Thursday, 15 November 2018

“Murder Weapon” by Brian Clemens
Beeston Players
Here is a thriller which at first sight seems to be pretty much cut and dried as far as what has happened and who the killer is, but all may not be quite as it seems. After all if we start the play with the murder and the person responsible, there is only way to go, and that is backwards, and then all of the mystery about the story has gone. Or has it?
Diane’s husband, Paul, has been shot, which she discovers after being escorted back from the opera by Chief Constable Bligh and ex con Charley Mirren is standing over the body, the gun still in his hand. Jessica Bligh believes that this is not quite as open and shut as it first seems, and takes us back over the events that led up to this cunning thriller, and if Mirren didn’t do it, why was he there, and who did do it?
Debbie Blake plays our sleuth, Jessica Bligh, and what a great sleuth she makes, Always in the back of her mind that something was not quite right about this obvious situation, she slowly uses cunning to unravel the clues to uncover the truth. I love that Debbie acts with the whole of her body, making us believe every action and line she delivers.
Paul Langston pitches the character of Inspector Fremont, just right. Impatient to get on with the case and lock up Mirren, guilty or not. Lovely characterisation with Paul's acting.
Rob Jackson, for me delivered one of his best performances as would be killer Charley Mirren. So used to seeing him play comedic roles, this serious part was a lovely eye opener for me and showed another side to his acting skills.
Gary Frost is another of Beeston Players regulars who absolutely stepped up his game playing the part of Hugo. This character is a departure from the normal comedy roles I've sen him plat, and again, same as Rob, shows a completely different side to his skills, and I like it!
Sarah Murray is, I think, a new name to me. Sarah played the widow Diane, and has a wonderful scream on her. An easy watch and can't wait to see what she does next.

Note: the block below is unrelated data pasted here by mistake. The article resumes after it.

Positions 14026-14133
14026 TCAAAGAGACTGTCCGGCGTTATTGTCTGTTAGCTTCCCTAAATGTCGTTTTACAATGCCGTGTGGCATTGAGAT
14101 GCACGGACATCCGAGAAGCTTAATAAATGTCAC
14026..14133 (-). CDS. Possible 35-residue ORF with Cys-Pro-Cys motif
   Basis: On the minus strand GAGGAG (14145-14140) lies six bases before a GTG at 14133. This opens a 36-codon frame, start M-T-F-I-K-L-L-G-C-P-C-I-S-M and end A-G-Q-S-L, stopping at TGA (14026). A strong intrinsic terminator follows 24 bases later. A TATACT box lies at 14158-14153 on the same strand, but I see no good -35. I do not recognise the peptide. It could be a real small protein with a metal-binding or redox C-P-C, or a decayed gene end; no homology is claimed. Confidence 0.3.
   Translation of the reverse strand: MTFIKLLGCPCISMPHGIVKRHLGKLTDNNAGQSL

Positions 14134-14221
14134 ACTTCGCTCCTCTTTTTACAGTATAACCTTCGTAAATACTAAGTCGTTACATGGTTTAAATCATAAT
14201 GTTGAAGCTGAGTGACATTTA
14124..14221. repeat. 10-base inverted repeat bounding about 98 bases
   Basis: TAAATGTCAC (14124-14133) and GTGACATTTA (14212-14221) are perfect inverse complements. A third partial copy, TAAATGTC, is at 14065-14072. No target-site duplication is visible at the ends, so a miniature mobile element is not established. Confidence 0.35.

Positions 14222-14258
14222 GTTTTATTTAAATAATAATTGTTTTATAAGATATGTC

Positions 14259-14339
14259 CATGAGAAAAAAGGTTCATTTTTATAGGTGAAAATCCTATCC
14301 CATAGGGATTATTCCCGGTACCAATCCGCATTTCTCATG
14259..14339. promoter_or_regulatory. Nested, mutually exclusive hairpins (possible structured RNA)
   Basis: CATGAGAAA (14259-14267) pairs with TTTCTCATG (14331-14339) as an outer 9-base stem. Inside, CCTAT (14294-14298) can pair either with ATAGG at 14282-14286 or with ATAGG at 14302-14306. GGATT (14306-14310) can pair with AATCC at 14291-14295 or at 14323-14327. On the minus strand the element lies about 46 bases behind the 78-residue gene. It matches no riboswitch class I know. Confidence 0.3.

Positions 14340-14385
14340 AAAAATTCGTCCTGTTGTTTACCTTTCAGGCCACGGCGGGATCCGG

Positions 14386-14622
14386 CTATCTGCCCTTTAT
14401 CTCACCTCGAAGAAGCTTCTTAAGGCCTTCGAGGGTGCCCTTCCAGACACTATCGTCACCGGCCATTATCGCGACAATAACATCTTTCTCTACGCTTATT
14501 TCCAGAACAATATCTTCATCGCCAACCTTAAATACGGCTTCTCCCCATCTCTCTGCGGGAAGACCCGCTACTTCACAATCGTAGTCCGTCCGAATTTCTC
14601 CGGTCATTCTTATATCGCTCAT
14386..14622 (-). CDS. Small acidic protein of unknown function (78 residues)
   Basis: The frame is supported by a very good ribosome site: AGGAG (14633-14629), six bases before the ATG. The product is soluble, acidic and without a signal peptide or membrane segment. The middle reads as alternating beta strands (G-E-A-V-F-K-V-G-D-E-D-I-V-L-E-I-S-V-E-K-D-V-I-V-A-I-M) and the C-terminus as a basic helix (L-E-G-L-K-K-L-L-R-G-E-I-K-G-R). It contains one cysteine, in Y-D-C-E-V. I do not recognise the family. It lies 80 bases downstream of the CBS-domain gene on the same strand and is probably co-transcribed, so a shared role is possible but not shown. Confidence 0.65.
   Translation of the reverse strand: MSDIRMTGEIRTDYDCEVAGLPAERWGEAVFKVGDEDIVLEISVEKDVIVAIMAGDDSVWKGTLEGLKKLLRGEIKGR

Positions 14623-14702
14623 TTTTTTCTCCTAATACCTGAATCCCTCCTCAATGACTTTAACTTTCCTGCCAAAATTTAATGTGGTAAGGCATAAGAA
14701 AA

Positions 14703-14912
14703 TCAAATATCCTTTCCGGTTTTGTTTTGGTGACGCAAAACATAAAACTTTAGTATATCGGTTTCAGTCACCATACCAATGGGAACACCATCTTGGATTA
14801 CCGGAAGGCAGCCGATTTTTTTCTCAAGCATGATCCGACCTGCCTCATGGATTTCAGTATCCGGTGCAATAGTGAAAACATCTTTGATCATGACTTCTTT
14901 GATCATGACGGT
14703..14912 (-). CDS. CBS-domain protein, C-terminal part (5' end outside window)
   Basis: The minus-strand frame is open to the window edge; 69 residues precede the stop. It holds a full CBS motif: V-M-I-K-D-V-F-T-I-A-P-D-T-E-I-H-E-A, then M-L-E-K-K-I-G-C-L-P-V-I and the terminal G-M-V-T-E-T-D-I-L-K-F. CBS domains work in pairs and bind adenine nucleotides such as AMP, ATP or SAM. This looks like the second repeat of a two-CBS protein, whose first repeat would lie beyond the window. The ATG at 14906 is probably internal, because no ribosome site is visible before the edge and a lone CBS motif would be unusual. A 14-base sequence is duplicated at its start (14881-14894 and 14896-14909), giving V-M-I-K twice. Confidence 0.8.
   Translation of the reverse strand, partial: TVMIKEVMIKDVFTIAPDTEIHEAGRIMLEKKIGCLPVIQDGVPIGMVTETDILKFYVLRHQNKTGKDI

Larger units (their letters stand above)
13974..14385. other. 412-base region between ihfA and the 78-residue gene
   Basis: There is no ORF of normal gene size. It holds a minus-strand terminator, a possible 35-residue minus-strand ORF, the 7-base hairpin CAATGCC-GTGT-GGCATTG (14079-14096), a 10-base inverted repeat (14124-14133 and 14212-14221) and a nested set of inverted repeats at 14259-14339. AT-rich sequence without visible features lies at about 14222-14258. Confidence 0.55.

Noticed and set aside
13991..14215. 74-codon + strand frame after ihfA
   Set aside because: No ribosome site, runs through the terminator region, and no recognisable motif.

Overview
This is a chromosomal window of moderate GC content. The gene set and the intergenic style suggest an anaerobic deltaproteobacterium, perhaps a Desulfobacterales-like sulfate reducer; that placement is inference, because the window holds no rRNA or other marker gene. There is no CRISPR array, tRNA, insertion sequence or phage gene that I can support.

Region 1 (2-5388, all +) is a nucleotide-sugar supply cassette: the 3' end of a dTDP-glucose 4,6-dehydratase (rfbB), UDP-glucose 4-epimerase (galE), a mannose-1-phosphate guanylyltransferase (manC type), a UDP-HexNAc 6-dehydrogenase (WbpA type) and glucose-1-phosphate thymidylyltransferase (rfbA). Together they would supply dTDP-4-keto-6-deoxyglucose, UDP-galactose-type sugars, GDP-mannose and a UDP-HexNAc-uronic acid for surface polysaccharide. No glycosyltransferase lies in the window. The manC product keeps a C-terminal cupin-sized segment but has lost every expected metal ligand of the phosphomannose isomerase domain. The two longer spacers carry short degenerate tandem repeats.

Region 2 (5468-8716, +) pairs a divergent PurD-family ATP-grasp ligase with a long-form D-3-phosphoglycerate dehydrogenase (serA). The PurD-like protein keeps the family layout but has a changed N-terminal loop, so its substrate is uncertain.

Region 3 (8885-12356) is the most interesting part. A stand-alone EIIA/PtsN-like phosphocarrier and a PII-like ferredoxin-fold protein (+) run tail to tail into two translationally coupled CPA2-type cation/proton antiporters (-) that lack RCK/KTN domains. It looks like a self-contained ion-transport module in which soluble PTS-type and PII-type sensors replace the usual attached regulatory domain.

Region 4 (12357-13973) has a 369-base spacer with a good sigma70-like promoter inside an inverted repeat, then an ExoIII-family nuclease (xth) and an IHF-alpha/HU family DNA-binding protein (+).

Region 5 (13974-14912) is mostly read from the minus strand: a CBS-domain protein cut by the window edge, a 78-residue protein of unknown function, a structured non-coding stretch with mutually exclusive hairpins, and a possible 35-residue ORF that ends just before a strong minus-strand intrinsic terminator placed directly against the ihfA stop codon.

Kevin Fairbrother manages to get himself killed off quite early on, well his character, Paul, under a case of possible mistaken identity, all adding to the twists and turns of Clemens' plot.
Alison Williams, again another new face to me, I think, and plays a very convincing WPC as Constable Walters.
Directed by Larraine Maddison, this is a big success. It was pacy and all the characters were well rounded, and with all the twists and turns in this play, the atmosphere was electric. Sometimes the flashbacks in a live play can be a bit confusing, but not with this one. They were really well executed.
As always there is a solid creative and production team behind the scenes keeping the show rolling on with well greased wheels.
Fiona Maxwell and Tom Jenkins (Lighting), Sam Williams and Nina Tunnicliffe (Sound), Barbara Barton (Producer), Sue Frost (Stage manager) with Ian Greatorex (Assistant Stage Manager). The set was designed by Sam Williams and there was a good use of props (Alison Williams and Gwen Murray). Hair and make up was by Maxine Taylor.
Beeston Players, now in their 50th year, really do come across as one big family and this is also borne out by the wonderfully friendly front of house staff who provide the complimentary tea and coffee, work the pop up bar, sell raffle tickets and generally make you feel really at home.
Every year they seem to build on their previous reputation, but this production really raises their bar quality wise, so go and support your local theatre who really do produce some amazing live entertainment throughout the counties.
“Murder Weapon” is at Round Hill School, Foster Avenue, Beeston until Saturday afternoon. The matinee on that day starts at 2.30.

No comments:

Post a Comment